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Managerial Biases and Debt Contract Design: The Case of Syndicated Loans

Tim R. Adam Valentin Burg Tobias Scheinert Daniel Streitz

in: Management Science, No. 1, 2020


We examine whether managerial overconfidence impacts the use of performance-pricing provisions in loan contracts (performance-sensitive debt [PSD]). Managers with biased views may issue PSD because they consider this form of debt to be mispriced. Our evidence shows that overconfident managers are more likely to issue rate-increasing PSD than regular debt. They choose PSD with steeper performance-pricing schedules than those chosen by rational managers. We reject the possibility that overconfident managers have (persistent) positive private information and use PSD for signaling. Finally, firms seem to benefit less from using PSD ex post if they are managed by overconfident rather than rational managers.

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Working Papers


Do Public Bank Guarantees Affect Labor Market Outcomes? Evidence from Individual Employment and Wages

Laura Baessler Georg Gebhardt Reint E. Gropp Andre Guettler Ahmet Taskin

in: IWH Discussion Papers, No. 7, 2024


We investigate whether employees in Germany benefit from public bank guarantees in terms of employment probability and wages. To that end, we exploit the removal of public bank guarantees in Germany in 2001 as a quasi-natural experiment. Our results show that bank guarantees lead to higher employment, but lower wage prospects for employees after working in affected establishments. Overall the results suggest that employees do not benefit from bank guarantees.

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Corporate Loan Spreads and Economic Activity

Anthony Saunders Alessandro Spina Sascha Steffen Daniel Streitz

in: SSRN Working Paper, 2021


We use secondary corporate loan-market prices to construct a novel loan-market-based credit spread. This measure has considerable predictive power for economic activity across macroeconomic outcomes in both the U.S. and Europe and captures unique information not contained in public market credit spreads. Loan-market borrowers are compositionally different and particularly sensitive to supply-side frictions as well as financial frictions that emanate from their own balance sheets. This evidence highlights the joint role of financial intermediary and borrower balance-sheet frictions in understanding macroeconomic developments and enriches our understanding of which type of financial frictions matter for the economy.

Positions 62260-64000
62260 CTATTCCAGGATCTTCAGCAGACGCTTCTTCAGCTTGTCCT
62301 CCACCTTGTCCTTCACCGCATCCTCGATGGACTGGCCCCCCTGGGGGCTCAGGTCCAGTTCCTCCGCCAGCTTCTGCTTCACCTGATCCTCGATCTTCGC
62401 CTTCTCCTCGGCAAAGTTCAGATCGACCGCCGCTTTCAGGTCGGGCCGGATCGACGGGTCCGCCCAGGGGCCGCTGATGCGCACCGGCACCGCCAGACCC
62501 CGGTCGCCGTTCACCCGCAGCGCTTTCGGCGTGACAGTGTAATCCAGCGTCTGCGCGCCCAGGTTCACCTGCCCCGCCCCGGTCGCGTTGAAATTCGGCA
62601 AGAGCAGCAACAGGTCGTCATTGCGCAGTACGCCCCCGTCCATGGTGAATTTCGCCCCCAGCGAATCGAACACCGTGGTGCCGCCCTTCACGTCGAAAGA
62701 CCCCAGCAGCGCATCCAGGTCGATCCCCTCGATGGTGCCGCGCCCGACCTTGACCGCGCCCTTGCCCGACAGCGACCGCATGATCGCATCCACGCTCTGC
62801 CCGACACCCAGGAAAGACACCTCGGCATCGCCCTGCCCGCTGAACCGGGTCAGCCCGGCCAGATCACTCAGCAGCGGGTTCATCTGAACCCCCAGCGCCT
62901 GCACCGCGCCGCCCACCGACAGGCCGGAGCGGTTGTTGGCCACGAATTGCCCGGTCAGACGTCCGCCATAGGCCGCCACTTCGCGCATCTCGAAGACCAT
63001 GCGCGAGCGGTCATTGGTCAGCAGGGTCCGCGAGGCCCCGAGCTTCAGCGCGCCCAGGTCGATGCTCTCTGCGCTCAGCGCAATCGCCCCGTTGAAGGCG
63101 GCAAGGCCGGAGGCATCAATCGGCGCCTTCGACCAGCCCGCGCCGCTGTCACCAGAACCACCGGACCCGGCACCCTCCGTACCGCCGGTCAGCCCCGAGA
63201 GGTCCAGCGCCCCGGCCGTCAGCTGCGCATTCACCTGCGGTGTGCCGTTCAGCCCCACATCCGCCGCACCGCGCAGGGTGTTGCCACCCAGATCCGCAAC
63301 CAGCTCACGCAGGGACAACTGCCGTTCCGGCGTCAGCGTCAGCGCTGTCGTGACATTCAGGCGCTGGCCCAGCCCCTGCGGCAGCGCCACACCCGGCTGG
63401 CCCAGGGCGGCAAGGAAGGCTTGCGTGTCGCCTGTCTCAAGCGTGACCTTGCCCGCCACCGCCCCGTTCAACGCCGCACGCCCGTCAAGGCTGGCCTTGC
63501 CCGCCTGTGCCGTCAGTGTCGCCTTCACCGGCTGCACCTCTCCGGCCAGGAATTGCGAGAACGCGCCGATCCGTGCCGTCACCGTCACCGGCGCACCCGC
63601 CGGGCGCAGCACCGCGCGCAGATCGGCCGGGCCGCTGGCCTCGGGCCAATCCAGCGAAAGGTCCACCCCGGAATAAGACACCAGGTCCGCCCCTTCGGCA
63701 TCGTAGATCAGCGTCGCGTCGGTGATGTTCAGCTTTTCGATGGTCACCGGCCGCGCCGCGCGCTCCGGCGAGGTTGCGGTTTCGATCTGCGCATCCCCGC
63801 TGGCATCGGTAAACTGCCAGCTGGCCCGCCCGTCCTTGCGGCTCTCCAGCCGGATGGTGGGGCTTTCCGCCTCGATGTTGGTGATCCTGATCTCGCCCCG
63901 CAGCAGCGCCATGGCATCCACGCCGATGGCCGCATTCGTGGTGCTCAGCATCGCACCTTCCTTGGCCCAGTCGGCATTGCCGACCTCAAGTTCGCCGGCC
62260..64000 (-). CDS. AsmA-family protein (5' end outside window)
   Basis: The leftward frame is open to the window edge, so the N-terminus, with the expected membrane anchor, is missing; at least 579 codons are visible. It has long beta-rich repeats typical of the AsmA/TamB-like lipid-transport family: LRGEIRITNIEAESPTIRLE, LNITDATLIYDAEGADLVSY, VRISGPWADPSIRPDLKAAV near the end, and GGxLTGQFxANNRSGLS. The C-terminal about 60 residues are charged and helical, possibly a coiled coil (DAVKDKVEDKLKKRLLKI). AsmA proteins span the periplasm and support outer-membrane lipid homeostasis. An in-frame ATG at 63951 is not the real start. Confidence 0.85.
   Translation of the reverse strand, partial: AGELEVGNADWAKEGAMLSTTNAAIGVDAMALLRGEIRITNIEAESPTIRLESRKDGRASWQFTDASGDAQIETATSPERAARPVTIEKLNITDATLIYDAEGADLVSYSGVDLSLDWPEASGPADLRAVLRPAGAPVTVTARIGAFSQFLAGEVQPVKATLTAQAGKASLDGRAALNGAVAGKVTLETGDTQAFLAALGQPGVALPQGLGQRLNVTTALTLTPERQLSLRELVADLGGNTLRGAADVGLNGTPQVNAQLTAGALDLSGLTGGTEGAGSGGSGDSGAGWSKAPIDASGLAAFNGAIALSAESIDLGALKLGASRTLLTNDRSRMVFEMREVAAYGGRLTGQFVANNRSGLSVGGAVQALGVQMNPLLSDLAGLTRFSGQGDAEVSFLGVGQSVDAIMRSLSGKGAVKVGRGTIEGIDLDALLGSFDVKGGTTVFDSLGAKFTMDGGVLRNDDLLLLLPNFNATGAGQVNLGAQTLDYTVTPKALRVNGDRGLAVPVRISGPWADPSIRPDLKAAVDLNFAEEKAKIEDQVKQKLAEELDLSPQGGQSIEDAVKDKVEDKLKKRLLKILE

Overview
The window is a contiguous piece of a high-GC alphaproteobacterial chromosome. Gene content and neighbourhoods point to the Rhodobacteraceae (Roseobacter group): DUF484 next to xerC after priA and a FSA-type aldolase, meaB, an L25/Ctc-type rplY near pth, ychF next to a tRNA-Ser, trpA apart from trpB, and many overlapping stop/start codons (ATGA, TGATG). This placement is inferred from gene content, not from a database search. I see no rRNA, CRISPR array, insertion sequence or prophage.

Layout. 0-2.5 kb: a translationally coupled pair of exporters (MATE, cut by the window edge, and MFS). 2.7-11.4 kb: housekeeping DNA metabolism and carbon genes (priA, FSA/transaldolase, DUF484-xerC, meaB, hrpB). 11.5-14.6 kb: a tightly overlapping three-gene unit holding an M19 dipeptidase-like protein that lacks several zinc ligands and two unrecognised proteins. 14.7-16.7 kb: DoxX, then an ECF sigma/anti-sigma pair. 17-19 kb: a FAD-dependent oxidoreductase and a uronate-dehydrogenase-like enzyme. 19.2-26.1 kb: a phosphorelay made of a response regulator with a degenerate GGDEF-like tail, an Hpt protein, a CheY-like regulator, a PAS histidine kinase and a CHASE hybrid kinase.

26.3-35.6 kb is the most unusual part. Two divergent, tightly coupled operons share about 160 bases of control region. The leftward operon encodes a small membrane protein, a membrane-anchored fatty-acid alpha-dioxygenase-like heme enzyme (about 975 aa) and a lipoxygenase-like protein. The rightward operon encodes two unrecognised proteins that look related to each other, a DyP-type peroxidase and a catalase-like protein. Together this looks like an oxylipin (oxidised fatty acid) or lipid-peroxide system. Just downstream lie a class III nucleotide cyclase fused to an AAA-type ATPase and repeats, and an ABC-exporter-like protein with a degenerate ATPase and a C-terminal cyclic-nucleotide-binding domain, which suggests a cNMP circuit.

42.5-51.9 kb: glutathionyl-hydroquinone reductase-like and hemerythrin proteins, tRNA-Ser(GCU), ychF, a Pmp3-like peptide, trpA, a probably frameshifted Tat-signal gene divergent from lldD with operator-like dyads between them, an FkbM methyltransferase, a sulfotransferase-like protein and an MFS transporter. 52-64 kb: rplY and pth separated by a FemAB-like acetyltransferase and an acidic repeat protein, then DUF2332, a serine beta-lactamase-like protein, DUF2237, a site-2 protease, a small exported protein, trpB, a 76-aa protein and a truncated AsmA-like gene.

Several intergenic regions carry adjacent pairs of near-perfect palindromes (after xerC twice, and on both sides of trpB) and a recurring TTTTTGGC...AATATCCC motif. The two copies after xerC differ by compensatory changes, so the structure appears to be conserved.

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Capital Misallocation and Innovation

Christian Schmidt Yannik Schneider Sascha Steffen Daniel Streitz

in: SSRN Solutions Research Paper Series, 2020


This paper documents that "zombie" lending by undercapitalized banks distorts competition and impedes corporate innovation. This misallocation of capital prevents both the exit of zombie and entry of healthy firms in affected industries adversely impacting output and competition. Worse, capital misallocation depresses patent applications, particularly in high technology- and R&D-intensive sectors, and industries with neck- and-neck competition. We strengthen our results using an IV approach to address reverse causality and innovation survey data from the European Commission. Overall, our results are consistent with externalities imposed on healthy firms through the misallocation of capital.